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Celebrate Storytelling & Gain Business Recognition!

This past April I found another great day that provides a good reason to get a blog out: National Storytelling Day. The info is good any time of year, so I'm using it for my blog now.

I remember attending a national writers conference where two NIH communicators were speaking. Their topic: something like “Bringing Storytelling to Healthcare Documents.”

It’s hard to get the storytelling concept accepted by many potential clients…especially the ones not on the marketing side. Though I admit many of today’s biz marketing gurus are wonders at Pinterest imaging, Tweets, and terms like ROIs, they’re often not truly trained in journalism. As for HR, sales, and other execs…they are great at stats, legal stuff, and other materials, but they stick more to regulatory styles, not storytelling.

That doesn’t mean us storytellers start with “Once upon a time” openings––though that can sometimes work! Instead we provide what my subhead indicates: business materials that are factional—but fascinating.

book, storytelling, business
Every business can benefit from storytelling

So many topics, so little time

There are so many business stories possible that it’s hard to run out. I’ve worked on setting up editorial calendars where within 90 minutes—especially when attendees have researched beforehand—we have tons of special dates to build into stories…more than we can use.

You’ve seen business stories of mine that have been inspired by a special day, including last week’s, related to “Get to Know Your Customers Day”. And yes: this is a holiday-related story—but just like Customer’s Day it’s probably not a holiday most of you know. (Heck, I’d never heard of it!)

Here are just a few other potential business-related stories: National Police Week (3rd week of May); Nat’l Anti-Boredom Month (July), and World Vegetarian Day (Oct. 1).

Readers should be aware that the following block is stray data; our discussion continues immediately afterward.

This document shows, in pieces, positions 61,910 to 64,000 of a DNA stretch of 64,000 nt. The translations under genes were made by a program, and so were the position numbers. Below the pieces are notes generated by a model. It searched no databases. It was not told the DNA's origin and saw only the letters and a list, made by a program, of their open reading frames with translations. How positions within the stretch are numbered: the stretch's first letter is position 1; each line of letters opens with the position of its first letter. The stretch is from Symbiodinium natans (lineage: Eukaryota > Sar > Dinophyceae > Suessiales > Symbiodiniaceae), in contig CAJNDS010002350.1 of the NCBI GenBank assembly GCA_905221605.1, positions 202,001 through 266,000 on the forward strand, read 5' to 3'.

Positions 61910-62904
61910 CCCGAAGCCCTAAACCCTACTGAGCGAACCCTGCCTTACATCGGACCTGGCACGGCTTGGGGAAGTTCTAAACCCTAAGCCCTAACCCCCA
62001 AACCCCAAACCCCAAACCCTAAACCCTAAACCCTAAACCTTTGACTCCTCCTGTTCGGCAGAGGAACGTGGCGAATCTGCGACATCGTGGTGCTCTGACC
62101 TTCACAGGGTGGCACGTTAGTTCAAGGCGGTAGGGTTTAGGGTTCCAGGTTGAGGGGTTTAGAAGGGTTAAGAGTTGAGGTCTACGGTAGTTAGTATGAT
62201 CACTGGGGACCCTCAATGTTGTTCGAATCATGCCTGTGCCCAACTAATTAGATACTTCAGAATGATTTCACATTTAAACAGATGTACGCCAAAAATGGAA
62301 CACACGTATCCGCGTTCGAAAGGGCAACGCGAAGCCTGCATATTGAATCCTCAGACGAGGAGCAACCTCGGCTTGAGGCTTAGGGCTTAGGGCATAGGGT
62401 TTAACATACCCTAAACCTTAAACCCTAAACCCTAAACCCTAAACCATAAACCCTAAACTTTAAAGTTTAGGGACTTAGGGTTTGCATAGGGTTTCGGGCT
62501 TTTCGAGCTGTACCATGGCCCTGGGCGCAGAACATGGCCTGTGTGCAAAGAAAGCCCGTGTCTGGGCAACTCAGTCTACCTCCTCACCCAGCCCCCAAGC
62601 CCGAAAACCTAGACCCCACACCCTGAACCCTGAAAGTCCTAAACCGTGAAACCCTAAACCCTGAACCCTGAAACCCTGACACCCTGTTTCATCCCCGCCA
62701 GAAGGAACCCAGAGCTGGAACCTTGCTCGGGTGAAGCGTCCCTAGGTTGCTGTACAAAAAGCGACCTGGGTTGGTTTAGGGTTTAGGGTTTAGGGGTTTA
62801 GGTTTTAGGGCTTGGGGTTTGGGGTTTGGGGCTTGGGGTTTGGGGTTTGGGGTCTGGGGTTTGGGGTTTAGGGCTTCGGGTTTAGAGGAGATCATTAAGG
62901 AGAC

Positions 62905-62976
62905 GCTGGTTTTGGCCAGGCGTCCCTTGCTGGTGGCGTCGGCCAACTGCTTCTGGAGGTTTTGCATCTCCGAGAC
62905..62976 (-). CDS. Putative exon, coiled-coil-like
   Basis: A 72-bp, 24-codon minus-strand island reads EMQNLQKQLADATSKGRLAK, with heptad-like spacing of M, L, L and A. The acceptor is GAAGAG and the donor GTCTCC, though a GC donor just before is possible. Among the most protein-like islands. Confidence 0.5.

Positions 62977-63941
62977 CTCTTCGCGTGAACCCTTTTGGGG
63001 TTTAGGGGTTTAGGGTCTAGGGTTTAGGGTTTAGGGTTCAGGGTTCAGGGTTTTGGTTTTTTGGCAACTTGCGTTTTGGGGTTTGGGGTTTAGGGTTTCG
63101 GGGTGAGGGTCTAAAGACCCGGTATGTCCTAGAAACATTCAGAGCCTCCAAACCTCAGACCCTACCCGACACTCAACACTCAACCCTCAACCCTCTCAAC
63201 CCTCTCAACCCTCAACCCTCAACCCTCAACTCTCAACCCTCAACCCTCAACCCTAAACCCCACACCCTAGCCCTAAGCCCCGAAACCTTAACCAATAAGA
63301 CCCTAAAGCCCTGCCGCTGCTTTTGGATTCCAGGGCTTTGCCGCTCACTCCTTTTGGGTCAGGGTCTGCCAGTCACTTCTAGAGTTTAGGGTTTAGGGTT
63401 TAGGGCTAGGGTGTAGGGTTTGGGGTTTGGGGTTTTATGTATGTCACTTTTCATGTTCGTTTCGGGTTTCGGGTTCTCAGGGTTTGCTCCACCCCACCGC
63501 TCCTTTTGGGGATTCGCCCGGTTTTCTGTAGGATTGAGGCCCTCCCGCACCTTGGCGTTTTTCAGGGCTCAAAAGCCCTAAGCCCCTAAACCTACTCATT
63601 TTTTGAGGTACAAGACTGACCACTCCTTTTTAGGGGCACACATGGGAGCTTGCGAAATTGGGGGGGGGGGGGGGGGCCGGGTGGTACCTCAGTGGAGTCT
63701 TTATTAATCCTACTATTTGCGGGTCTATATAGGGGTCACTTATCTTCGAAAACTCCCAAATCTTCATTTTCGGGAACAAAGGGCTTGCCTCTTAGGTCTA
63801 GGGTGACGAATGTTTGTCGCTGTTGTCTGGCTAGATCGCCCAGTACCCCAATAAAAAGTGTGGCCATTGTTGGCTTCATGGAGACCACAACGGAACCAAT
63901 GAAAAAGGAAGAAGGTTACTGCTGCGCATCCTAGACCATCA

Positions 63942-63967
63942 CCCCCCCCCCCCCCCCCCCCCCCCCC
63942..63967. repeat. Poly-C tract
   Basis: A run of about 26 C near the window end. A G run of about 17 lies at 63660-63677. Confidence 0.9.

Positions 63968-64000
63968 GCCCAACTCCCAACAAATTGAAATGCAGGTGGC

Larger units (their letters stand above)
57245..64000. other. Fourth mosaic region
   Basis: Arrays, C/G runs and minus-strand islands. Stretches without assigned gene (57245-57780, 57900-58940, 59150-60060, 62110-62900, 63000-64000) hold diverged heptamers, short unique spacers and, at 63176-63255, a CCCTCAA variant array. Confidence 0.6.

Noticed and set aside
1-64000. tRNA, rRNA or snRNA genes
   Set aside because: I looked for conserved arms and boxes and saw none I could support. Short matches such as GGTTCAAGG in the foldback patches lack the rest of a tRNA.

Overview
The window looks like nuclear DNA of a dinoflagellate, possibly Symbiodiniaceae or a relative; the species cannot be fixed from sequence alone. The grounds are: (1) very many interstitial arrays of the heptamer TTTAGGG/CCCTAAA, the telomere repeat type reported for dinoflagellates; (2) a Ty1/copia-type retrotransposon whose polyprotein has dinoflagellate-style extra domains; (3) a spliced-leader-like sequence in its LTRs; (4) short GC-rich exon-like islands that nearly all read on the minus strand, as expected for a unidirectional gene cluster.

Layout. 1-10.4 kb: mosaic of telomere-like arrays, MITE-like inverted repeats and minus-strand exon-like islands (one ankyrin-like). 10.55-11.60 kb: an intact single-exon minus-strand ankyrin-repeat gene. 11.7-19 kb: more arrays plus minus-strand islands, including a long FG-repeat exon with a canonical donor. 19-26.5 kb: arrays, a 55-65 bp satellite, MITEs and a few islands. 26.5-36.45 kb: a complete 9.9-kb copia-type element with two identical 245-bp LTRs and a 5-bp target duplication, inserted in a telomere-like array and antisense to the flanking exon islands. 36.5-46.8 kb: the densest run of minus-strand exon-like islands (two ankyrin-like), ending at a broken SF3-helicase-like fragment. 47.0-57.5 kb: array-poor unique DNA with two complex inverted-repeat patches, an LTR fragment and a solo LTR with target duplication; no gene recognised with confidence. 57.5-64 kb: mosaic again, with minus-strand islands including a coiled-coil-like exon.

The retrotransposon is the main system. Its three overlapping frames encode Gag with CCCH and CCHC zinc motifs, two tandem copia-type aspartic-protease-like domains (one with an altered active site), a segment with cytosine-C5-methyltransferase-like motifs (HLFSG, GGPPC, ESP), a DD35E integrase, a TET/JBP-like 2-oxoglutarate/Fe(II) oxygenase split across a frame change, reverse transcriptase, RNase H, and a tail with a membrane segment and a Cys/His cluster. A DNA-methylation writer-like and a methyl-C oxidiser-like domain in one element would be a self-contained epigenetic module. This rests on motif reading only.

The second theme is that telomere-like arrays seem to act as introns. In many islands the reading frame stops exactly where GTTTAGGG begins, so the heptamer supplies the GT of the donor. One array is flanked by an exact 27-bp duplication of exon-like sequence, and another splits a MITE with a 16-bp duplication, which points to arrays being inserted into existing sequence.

To find these and many other options, I heartily recommend, “Weird & Wacky Holidays.” It’s an annual guidebook published (forever it seems) by Gina Marks. While I admit the ‘net offers easy ways to look up holidays, I heartily recommend this book. Gina doesn’t just give a straight list, she offers great ideas.

Who needs a holiday?

While holidays are a great inspiration for story topics, you have tons of other options. Profile an exec, be they a staffer or among your customers.

Do you have a new product or service? Is it for business leaders or their customers? Either way, a short news item—directed to B2B or B2C media outlets—is another story to write.

I do NOT recommend pounding at folks’ email every day. (I personally hate that kind of pressure.) But weekly emails (like this) and blog postings with savvy advice or quick news works.

Have you explored LinkedIn’s Pulse section? It’s where you can post all sorts of stories, from short news to true features. You can simply copy your blog and use it there. Here’s a link to one of many original stories I ghosted for a client with a very select healthcare business niche, reached through a few key LI groups. (Such stories, BTW, should stay between about 650 and maybe 1,000 words.)

For more in-depth insights, offer current and potential clients case studies and/or white papers. While I’ve done one-page two-sided white papers, most are much longer: six, eight, even ten thousand words. This usually takes far more research, interviews, and—after submission—several reviews. (Many other things only need more than one approval review.)

Good, fast, cheap

Do you know the words in this subhead? They work along the lines of this:

I can provide this assignment in any two out of three ways:

1. Folks who want things fast and cheap, rarely get good results.

2. If you want it good and cheap, well…that project’s not in a fast-priority segment.

3. So if you want it good and fast, it’s not cheap.

That’s why it’s critical you truly evaluate your priorities. Businesses on truly tight budgets need to accept they may have to expect one of the first two options. And anyone who’s just being a cheapskate? Well…’nuff said. ####

Wendy Meyeroff has been providing storytelling (and other skills) to folks in all sorts of businesses for 20+ years. Contact her for your free 15-minute initial chat!

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